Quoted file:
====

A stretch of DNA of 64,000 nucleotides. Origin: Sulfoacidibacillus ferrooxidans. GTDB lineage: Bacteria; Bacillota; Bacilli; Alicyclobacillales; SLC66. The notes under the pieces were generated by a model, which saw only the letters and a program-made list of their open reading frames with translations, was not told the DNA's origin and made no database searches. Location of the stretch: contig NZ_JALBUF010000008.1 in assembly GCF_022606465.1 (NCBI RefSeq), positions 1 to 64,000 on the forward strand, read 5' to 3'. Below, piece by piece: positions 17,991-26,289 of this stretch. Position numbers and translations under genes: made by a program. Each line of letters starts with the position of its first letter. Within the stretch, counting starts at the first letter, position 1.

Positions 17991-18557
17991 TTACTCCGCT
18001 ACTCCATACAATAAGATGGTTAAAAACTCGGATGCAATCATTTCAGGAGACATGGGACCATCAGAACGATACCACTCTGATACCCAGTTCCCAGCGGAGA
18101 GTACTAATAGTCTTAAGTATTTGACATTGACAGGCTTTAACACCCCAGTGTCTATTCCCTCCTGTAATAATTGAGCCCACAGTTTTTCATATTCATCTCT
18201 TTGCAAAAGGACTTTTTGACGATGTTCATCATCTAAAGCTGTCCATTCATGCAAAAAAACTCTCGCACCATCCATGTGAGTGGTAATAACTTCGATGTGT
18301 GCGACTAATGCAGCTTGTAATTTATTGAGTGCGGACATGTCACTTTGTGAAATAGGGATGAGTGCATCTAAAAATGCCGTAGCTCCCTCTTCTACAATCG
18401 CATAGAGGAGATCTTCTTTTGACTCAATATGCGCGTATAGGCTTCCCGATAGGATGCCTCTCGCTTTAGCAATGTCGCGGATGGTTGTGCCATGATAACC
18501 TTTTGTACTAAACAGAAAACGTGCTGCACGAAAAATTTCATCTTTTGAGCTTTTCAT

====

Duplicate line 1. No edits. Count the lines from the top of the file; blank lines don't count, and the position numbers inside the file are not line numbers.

A stretch of DNA of 64,000 nucleotides. Origin: Sulfoacidibacillus ferrooxidans. GTDB lineage: Bacteria; Bacillota; Bacilli; Alicyclobacillales; SLC66. The notes under the pieces were generated by a model, which saw only the letters and a program-made list of their open reading frames with translations, was not told the DNA's origin and made no database searches. Location of the stretch: contig NZ_JALBUF010000008.1 in assembly GCF_022606465.1 (NCBI RefSeq), positions 1 to 64,000 on the forward strand, read 5' to 3'. Below, piece by piece: positions 17,991-26,289 of this stretch. Position numbers and translations under genes: made by a program. Each line of letters starts with the position of its first letter. Within the stretch, counting starts at the first letter, position 1.